Underrepresented ethnic groups are being called to participate in a potentially lifesaving Covid-19 treatment trial conducted by the University of Oxford.
Currently no treatments for Covid-19 have proven clinical trial use, therefore the PRINCIPLE trial is looking to understand whether already exiting drugs could be used as a palliative treatment for those who are high-risk from complications caused by Covid-19. It aims to identify whether two commonly used antibiotics azithromycin and doxycycline could be used to help those who are vulnerable to the virus to recover quicker, and consequently reduce the demand for hospital admission.
Access to the trial is available across the UK, but eligibility is restricted to participants who are over 50 with an underlying health condition, however more widely to anyone over the age of 65, regardless of whether they are already experiencing Covid-19 symptoms, which began within the last 14 days.
With the intention of enlisting 3,000 participants the research has almost recruited 900 participants. So far conventional recruitment strategies have failed to gain wider participation of people from the Black, Asian and minority ethnic community (BAME), who are already widely underrepresented in clinical research.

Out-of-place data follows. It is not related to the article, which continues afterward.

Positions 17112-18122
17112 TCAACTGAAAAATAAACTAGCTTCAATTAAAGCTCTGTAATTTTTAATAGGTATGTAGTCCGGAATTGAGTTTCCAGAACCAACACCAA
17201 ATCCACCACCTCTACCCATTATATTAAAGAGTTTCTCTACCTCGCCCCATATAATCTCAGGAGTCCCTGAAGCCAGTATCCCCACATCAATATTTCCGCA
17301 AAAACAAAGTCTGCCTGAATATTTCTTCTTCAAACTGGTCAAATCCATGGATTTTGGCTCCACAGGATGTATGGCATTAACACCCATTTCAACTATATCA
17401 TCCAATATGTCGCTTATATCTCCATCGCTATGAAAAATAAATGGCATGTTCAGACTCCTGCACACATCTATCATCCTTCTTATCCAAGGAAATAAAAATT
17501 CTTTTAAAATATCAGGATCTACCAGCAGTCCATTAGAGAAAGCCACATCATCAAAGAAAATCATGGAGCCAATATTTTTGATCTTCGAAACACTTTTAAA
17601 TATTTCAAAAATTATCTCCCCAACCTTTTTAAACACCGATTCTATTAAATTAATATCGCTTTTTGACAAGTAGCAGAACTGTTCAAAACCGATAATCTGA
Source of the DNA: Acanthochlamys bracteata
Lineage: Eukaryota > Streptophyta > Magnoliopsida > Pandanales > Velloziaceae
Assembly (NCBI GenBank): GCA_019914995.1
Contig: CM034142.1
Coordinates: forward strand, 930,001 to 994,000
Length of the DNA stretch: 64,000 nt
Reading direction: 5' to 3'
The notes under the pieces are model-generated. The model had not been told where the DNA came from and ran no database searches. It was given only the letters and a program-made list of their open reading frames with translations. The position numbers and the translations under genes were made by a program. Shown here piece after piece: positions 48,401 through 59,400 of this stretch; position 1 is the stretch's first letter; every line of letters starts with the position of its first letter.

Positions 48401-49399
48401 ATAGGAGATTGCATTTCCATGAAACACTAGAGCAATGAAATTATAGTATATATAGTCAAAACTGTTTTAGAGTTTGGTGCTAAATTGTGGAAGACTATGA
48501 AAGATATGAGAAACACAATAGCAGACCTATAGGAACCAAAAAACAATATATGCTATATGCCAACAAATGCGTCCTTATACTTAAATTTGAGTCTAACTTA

Covid trial reaches out to at-risk communities
To increase BAME participation in this potentially life-saving treatment, Professor Mahendra G Patel a senior academic and pharmacist of national and international profile, has been appointed to the role of Co-Investigator, and is the trial’s acting National BAME Community and Pharmacy Research Lead.
“I am delighted and honoured to be joining the PRINCIPLE Trial for this very important work in the crusade against coronavirus” said Prof. Patel, “there has to be a more concerted and tailored effort to reach out to [BAME] communities more effectively in health research, particularly in the case of Covid-19, where we are seeing members of these communities unfortunately experiencing greater risk.”
Generating engagement with these at-risk communities has been traditionally difficult due to language and culture, but incredibly important said Professor Chris Butler the Lead Investigator. Adding “reaching out… through areas such as local places of worship and community centres using a more targeted and culturally sensitive approach is crucial.”
One of the issues with wider participation is that “South Asian communities have a different outlook to engaging with health research and studies” commented Professor Patel, who also highlighted the role of pharmacists in reaching and generating interest with these underrepresented communities.
If you eligible for this trial and would like to take part go to www.principletrial.org and complete an online form, or contact them on 0800 138 0880.
Ed Brown is a journalist, GM Journal
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